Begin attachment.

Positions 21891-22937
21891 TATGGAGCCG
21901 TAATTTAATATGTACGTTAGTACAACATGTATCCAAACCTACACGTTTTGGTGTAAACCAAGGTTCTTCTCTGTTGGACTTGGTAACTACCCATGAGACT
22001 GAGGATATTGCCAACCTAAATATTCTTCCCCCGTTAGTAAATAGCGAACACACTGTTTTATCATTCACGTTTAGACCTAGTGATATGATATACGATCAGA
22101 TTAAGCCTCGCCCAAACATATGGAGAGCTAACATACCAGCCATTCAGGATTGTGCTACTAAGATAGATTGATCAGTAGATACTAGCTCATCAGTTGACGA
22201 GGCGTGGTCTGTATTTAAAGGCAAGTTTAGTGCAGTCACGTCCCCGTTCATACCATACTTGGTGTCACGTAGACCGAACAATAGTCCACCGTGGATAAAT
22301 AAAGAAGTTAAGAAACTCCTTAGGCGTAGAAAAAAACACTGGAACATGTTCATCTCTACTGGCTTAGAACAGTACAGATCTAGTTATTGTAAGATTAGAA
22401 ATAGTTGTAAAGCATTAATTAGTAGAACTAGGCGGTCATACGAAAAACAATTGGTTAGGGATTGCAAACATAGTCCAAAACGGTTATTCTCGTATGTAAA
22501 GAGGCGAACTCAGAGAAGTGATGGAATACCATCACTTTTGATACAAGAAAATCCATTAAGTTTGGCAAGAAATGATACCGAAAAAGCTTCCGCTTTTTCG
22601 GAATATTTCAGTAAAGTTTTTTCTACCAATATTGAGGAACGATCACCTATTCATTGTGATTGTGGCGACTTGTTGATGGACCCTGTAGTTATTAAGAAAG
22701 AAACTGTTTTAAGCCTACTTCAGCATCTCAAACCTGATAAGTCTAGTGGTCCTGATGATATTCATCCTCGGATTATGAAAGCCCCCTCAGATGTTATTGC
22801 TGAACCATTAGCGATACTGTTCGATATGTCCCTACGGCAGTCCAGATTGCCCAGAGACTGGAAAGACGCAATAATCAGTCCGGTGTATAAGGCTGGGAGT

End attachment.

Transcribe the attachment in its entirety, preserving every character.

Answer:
Positions 21891-22937
21891 TATGGAGCCG
21901 TAATTTAATATGTACGTTAGTACAACATGTATCCAAACCTACACGTTTTGGTGTAAACCAAGGTTCTTCTCTGTTGGACTTGGTAACTACCCATGAGACT
22001 GAGGATATTGCCAACCTAAATATTCTTCCCCCGTTAGTAAATAGCGAACACACTGTTTTATCATTCACGTTTAGACCTAGTGATATGATATACGATCAGA
22101 TTAAGCCTCGCCCAAACATATGGAGAGCTAACATACCAGCCATTCAGGATTGTGCTACTAAGATAGATTGATCAGTAGATACTAGCTCATCAGTTGACGA
22201 GGCGTGGTCTGTATTTAAAGGCAAGTTTAGTGCAGTCACGTCCCCGTTCATACCATACTTGGTGTCACGTAGACCGAACAATAGTCCACCGTGGATAAAT
22301 AAAGAAGTTAAGAAACTCCTTAGGCGTAGAAAAAAACACTGGAACATGTTCATCTCTACTGGCTTAGAACAGTACAGATCTAGTTATTGTAAGATTAGAA
22401 ATAGTTGTAAAGCATTAATTAGTAGAACTAGGCGGTCATACGAAAAACAATTGGTTAGGGATTGCAAACATAGTCCAAAACGGTTATTCTCGTATGTAAA
22501 GAGGCGAACTCAGAGAAGTGATGGAATACCATCACTTTTGATACAAGAAAATCCATTAAGTTTGGCAAGAAATGATACCGAAAAAGCTTCCGCTTTTTCG
22601 GAATATTTCAGTAAAGTTTTTTCTACCAATATTGAGGAACGATCACCTATTCATTGTGATTGTGGCGACTTGTTGATGGACCCTGTAGTTATTAAGAAAG
22701 AAACTGTTTTAAGCCTACTTCAGCATCTCAAACCTGATAAGTCTAGTGGTCCTGATGATATTCATCCTCGGATTATGAAAGCCCCCTCAGATGTTATTGC
22801 TGAACCATTAGCGATACTGTTCGATATGTCCCTACGGCAGTCCAGATTGCCCAGAGACTGGAAAGACGCAATAATCAGTCCGGTGTATAAGGCTGGGAGT